There’s no such thing as win-win – especially in supply chain finance

There’s no such thing as win-win – especially in supply chain finance

Posted by Pete Loughlin in Financial Supply Chain Management, Supply Chain Finance 24 Apr 2013

When anyone tells you something is a win-win, they’re usually lying. Where there’s a winner there’s always a loser. But sometimes it does look very compelling. Supply Chain Finance (SCF) offers the possibility of a supplier getting paid early, lowering their cost of working capital and at the same time, the buyer gets to extend their DPO. When something looks too good to be true it usually is. There must be a catch. And actually, there is.

Purchasing Insight logoThis is how Esther Liskamp from Philips described it when she spoke at the Økonomiforum conference on e-invoicing and supply chain finance in Copenhagen last week. When she was first introduced to SCF at Philips, she didn’t believe it. She put it down to Dutch skepticism. There is never a real win-win – someone must be paying she thought. But it has nothing to do with being Dutch – it’s common sense. If one party wins, the other must lose. If they both win, who’s paying? Well supply chain finance does have its loser – it’s the bank.

Think about how any flavour of SCF works. It could be dynamic discounting or it could be a more complex arrangement  like reverse factoring or OB10’s Express Payments product. In effect, the small, less credit worthy supplier borrows money at rates their bigger financially stronger customer can command. This borrowing offsets the pain of the customer extending payment terms. So the customer pays later, the supplier gets paid earlier and at a cost that is much lower than they could normally obtain. All of this is possible because the customer  agrees to settle an invoice. Everyone’s a winner – except the bank. Because the  buyers and sellers are collaborating, the banks can’t charge the high interest rates they would normally charge to the small supplier . Of course, the bank’s  losses are offset to a certain extent by lower risks but the fact is, they earn less.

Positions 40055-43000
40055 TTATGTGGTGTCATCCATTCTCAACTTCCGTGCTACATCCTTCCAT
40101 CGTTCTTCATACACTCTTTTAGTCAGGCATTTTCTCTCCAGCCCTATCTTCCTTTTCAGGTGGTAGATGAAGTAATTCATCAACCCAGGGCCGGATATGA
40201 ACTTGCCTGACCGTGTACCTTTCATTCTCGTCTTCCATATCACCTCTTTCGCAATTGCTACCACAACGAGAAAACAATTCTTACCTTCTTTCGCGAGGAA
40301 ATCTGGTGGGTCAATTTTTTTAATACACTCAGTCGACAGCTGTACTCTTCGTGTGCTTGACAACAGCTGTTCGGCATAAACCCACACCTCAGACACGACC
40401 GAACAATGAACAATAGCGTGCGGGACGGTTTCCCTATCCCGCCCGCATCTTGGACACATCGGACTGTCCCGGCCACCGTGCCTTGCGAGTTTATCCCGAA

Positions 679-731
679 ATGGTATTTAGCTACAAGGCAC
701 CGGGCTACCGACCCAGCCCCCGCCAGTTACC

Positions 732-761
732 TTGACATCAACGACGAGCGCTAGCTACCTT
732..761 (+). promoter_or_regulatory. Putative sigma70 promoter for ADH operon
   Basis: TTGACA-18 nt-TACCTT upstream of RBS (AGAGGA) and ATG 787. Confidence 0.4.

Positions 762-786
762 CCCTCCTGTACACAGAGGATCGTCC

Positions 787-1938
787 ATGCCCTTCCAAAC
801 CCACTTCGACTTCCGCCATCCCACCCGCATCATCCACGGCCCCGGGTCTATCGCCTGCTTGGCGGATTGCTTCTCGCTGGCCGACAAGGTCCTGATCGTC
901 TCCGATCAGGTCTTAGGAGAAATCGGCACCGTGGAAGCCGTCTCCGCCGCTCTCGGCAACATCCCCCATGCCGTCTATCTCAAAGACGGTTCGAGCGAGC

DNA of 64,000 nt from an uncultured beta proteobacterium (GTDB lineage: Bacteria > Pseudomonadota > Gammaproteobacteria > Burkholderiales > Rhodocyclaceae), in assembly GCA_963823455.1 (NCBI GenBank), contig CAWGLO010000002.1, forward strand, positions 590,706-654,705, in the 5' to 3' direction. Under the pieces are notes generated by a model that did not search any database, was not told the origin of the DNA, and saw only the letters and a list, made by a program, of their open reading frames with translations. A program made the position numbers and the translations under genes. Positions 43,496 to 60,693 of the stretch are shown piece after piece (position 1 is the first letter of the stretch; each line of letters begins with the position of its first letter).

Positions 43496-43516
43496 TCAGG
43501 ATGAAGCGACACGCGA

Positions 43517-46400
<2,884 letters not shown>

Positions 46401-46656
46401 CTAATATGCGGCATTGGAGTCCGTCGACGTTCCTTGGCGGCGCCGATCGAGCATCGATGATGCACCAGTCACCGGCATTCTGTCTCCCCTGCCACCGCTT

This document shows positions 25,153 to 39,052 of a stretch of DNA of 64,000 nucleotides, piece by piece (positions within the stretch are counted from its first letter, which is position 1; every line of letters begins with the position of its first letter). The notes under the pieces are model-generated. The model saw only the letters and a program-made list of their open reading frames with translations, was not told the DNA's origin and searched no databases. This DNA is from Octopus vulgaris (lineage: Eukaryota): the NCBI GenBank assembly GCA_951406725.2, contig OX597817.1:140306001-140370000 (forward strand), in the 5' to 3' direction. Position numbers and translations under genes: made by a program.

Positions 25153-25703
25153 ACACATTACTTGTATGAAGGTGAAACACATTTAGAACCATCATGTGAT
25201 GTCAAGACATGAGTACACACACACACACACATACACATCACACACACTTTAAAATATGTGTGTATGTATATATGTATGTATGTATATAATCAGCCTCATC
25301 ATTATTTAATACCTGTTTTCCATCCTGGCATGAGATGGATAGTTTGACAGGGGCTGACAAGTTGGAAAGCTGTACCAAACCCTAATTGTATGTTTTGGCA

It’s reassuring to me to think of  SCF is a win-win-lose. It strengthens my faith in my own common sense. It confirms the intuitive view that there was always something wrong with the banks charging upward of 20% to provide factoring services to weak suppliers while paying a tiny percentage on cash deposits of big suppliers. And it also restores my faith in human nature when I see companies like Philips taking a pragmatic rather than an adversorial approach to their suppliers and delivering benefit to the whole of the supply chain by using SCF.

Pete Loughlin can be found on twitter @peteloughlin

  • Dan Juliano September 3, 2013 at 4:42 pm /

    Hi Peter,
    Can I ask you a question about the rates suppliers are paying for DD and OB10 Express like programs? My experience with DD rates, when calculated to an APR, is they are equivalent to ~10-40%. Card solutions can be worse with rates between 1% to 2.5% off the value of the invoice. Are you seeing lower rates than that? Can you provide any specifics?